What Are Service Workers In Javascript and its benefits

What Are Service Workers?

Service Worker is a script that works on browser background without user interaction independently. Also, It resembles a proxy that works on the user side. With this script, you can track network traffic of the page, manage push notifications and develop “offline first” web applications with Cache API.

Basically, a service worker is nothing but a script that is run in the background and by the browser itself. However, it is completely separate from a web page and also offers a host of features that does not rely on the need for a web page. In fact, in today’s terms, we already have seen a number of such implementations such as push notifications, geo-fencing and background syncing.

In this tutorial, we shall discuss the core feature, which involves the interception and handling of network requests. This shall also include the ability to manage a cache of responses programmatically. Also, this is a very exciting API to work with since it allows for offline support and thus gives developers complete support over the complete experience.

Before service workers invaded the landscape, there was another way to achieve offline experience. This was possible by means of the App Cache. However, it has its own issues and also worked better for single page apps and not for sites with multiple pages. Service workers, so far, have taken care of these issues though.

 

Service Worker v/s Web Worker

Both Service workers and Web workers are JavaScript workers with lots of similarities but there are a few difference too.

Service workers are designed to handle network requests and assist in offline first development, Push Notifications and background syncs. Communication’s with the webpage must go through service workers PostMessage method.

Web workers mimics the multi-threading model, allowing complex / data or processor intensive tasks to run in background. Ideal to keep your UI jank free when you have to deal with a lot of computations. Communication’s with the webpage must go through web workers PostMessage method.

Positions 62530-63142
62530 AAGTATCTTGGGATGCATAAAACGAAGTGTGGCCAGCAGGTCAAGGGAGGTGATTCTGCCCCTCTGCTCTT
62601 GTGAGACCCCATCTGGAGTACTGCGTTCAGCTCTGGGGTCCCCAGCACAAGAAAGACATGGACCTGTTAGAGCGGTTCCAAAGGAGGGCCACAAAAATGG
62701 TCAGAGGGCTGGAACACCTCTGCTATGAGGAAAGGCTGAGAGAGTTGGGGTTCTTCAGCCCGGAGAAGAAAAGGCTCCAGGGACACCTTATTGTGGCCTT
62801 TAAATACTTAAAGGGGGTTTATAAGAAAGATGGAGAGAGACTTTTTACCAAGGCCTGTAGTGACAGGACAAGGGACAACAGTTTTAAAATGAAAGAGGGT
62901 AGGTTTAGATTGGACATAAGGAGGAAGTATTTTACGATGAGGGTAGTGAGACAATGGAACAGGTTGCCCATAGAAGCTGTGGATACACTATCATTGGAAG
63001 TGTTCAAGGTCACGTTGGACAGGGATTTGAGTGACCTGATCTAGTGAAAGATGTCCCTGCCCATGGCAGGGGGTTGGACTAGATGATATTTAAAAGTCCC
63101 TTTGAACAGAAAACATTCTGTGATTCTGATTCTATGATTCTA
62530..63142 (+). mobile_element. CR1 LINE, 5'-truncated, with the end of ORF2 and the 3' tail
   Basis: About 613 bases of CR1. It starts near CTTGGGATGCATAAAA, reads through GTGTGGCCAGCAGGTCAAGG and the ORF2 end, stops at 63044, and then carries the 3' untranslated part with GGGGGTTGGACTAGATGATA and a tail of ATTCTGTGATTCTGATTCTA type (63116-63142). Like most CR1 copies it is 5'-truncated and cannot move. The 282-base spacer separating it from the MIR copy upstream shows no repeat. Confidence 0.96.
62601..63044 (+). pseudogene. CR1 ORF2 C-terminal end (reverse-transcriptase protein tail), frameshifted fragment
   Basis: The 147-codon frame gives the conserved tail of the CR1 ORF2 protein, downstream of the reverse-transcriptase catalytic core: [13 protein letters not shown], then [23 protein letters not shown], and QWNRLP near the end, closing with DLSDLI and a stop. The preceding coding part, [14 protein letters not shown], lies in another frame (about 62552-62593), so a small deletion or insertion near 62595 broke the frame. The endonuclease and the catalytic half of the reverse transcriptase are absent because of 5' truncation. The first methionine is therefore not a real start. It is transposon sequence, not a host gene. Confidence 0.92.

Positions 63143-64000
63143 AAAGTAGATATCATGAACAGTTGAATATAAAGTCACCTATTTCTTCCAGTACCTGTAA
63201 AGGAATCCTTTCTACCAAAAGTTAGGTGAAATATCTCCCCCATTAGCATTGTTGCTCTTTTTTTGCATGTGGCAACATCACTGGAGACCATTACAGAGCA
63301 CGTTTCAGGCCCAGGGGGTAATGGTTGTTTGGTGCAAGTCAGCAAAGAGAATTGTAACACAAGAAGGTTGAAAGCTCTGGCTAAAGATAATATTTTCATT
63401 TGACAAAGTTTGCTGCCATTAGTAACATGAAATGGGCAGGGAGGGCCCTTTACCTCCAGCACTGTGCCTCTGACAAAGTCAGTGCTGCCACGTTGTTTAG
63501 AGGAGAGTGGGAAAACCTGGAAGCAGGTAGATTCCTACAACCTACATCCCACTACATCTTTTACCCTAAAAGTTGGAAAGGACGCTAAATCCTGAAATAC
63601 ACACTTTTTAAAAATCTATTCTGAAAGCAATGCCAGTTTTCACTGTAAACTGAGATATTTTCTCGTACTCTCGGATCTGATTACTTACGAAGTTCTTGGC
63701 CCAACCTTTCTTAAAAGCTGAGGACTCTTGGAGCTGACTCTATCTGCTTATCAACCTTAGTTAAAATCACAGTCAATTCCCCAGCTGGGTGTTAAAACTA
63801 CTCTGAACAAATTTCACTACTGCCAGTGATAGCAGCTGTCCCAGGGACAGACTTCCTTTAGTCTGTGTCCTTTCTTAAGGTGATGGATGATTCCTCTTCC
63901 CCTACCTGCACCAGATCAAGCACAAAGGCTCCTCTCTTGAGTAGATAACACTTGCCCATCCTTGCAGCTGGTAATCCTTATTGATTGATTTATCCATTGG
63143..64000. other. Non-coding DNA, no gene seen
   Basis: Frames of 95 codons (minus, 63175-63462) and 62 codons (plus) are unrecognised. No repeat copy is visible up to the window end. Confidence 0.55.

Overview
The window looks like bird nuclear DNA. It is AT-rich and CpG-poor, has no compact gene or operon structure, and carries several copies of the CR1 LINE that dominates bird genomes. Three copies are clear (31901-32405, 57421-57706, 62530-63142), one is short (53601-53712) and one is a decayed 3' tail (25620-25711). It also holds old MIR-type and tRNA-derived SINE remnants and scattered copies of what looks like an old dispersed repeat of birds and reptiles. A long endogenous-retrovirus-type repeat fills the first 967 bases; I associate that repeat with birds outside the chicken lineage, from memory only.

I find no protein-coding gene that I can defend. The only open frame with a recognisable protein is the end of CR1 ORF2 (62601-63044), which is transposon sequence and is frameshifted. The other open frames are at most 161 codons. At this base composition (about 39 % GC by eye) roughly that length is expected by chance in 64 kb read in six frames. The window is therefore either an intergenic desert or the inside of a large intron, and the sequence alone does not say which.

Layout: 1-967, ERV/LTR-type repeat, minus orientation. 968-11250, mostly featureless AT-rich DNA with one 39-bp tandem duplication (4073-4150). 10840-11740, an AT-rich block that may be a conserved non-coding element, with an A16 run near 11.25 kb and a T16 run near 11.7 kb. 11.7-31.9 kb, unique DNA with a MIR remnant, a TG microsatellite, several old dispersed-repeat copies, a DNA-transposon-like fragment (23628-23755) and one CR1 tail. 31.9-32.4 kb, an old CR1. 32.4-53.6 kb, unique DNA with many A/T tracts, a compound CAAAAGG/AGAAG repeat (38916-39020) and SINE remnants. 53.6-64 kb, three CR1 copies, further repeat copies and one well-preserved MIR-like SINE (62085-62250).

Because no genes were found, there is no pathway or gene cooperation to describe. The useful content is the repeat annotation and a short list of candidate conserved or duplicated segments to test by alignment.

Service workers are also intended to be used for such things as:

  • Background data synchronization.
  • Responding to resource requests from other origins.
  • Receiving centralized updates to expensive-to-calculate data such as geolocation or gyroscope, so multiple pages can make use of one set of data.
  • Client-side compiling and dependency management of CoffeeScript, less, CJS/AMD modules, etc. for development purposes.
  • Hooks for background services.
  • Custom templating based on certain URL patterns.
  • Performance enhancements, for example pre-fetching resources that the user is likely to need in the near future, such as the next few pictures in a photo album.

In the future, service workers will be able to do a number of other useful things for the web platform that will bring it closer towards native app viability. Interestingly, other specifications can and will start to make use of the service worker context, for example:

  • Background synchronization: Start up a service worker even when no users are at the site, so caches can be updated, etc.
  • Reacting to push messages: Start up a service worker to send users a message to tell them new content is available.
  • Reacting to a particular time & date.
  • Entering a geo-fence.

 

The lifecycle of a service worker

As mentioned above, a service worker has a lifecycle that is in every way separate from a web page. In order to make use of a service worker, you will first need to register it to your website. This can be done by registering it in your page’s JavaScript and this allows the browser to start the worker installation step in the background. Generally, during the installation step, one can cache some static assets. If all the files happen to be cached successfully, the service worker stands installed. However, if there is any missing file during the cache, the installation step fails and also does not activate the service worker. In case this happens, do not worry, as it does try to install again the next time.